Because of the atomic thinness of graphene, its integration into a device will always involve its interaction with at least one supporting substrate, making the surface energy of graphene critical to its real-life applications. In the current paper, the contact angle of graphene synthesized by chemical vapor deposition (CVD) was monitored temporally after synthesis using water, diiodomethane, ethylene glycol, and glycerol. The surface energy was then calculated based on the contact angle data by the Fowkes, Owens–Wendt (extended Fowkes), and Neumann models. The surface energy of fresh CVD graphene grown on a copper substrate (G/Cu) immediately after synthesis was determined to be 62.2 ± 3.1 mJ/m2 (Fowkes), 53.0 ± 4.3 mJ/m2 (Owens–Wendt) and 63.8 ± 2.0 mJ/m2 (Neumann), which decreased to 45.6 ± 3.9, 37.5 ± 2.3, and 57.4 ± 2.1 mJ/m2, respectively, after 24 h of air exposure. The ellipsometry characterization indicates that the surface energy of G/Cu is affected by airborne hydrocarbon contamination. G/Cu exhibits the highest surface energy immediately after synthesis, and the surface energy decreases after airborne contamination occurs. The root cause of intrinsically mild polarity of G/Cu surface is discussed.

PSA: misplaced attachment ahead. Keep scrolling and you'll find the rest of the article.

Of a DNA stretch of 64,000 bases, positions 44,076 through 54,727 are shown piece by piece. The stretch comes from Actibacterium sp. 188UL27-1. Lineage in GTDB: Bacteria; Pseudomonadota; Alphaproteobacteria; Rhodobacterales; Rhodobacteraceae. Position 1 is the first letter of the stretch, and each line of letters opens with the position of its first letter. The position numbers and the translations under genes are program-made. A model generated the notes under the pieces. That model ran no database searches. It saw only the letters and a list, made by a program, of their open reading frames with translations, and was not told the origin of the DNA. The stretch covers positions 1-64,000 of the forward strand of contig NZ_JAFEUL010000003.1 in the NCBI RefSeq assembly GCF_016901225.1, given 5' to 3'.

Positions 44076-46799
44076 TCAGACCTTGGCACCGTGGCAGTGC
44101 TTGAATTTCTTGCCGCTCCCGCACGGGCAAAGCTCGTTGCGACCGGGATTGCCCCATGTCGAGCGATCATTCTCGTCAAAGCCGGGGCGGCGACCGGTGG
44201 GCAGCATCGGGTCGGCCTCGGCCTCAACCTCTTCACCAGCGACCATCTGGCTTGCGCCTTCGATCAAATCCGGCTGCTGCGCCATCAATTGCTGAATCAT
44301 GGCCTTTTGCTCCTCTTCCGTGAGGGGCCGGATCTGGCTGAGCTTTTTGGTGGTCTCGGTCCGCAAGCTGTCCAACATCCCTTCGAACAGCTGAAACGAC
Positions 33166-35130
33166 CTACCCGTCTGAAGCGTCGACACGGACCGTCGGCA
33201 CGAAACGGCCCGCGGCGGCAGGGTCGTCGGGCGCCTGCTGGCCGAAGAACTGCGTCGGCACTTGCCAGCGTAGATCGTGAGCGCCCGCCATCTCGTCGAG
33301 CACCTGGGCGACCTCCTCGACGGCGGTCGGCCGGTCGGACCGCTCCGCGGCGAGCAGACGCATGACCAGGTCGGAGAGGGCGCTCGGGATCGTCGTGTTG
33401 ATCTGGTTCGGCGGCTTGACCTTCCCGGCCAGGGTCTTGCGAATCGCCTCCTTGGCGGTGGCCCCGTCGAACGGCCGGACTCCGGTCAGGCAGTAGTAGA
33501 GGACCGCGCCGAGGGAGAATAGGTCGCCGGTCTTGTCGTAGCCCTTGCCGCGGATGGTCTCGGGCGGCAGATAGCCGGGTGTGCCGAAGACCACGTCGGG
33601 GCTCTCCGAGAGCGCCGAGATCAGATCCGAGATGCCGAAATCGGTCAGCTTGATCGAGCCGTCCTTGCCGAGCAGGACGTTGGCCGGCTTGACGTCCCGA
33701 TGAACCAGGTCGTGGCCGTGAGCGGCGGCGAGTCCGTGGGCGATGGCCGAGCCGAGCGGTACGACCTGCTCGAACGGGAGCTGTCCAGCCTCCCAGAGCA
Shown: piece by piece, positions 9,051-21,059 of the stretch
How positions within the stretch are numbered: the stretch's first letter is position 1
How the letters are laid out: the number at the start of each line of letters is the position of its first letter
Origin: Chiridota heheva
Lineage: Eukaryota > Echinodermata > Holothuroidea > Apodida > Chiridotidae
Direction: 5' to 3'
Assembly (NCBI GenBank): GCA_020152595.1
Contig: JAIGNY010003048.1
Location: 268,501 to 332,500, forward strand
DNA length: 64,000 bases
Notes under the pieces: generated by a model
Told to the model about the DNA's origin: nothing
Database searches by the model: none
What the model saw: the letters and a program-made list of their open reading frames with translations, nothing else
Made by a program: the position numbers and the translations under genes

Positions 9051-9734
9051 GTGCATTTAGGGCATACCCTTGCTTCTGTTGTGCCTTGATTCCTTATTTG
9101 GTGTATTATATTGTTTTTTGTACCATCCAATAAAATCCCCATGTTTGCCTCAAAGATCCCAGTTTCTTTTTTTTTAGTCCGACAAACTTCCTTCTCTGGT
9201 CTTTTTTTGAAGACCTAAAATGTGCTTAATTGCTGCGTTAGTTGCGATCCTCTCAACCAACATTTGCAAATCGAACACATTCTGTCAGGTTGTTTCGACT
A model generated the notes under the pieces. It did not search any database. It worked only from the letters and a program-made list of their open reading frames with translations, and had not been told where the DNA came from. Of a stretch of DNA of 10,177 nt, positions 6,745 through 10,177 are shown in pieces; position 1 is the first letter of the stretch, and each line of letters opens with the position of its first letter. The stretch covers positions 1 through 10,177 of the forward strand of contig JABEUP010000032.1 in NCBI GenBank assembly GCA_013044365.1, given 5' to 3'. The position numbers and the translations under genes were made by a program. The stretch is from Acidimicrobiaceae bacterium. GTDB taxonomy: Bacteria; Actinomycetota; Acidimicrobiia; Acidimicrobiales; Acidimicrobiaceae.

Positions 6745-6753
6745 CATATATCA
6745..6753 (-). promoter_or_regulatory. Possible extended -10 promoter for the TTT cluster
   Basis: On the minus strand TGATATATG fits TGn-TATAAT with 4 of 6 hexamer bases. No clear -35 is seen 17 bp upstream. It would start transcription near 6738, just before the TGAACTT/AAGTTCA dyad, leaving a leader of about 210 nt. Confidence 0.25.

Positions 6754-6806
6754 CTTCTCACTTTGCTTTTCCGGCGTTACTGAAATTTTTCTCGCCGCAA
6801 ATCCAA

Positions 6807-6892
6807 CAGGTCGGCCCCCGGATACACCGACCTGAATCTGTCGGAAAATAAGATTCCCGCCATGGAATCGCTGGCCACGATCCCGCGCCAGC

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/Journal of Wuhan University of Technology (Transportation Science and Engineering)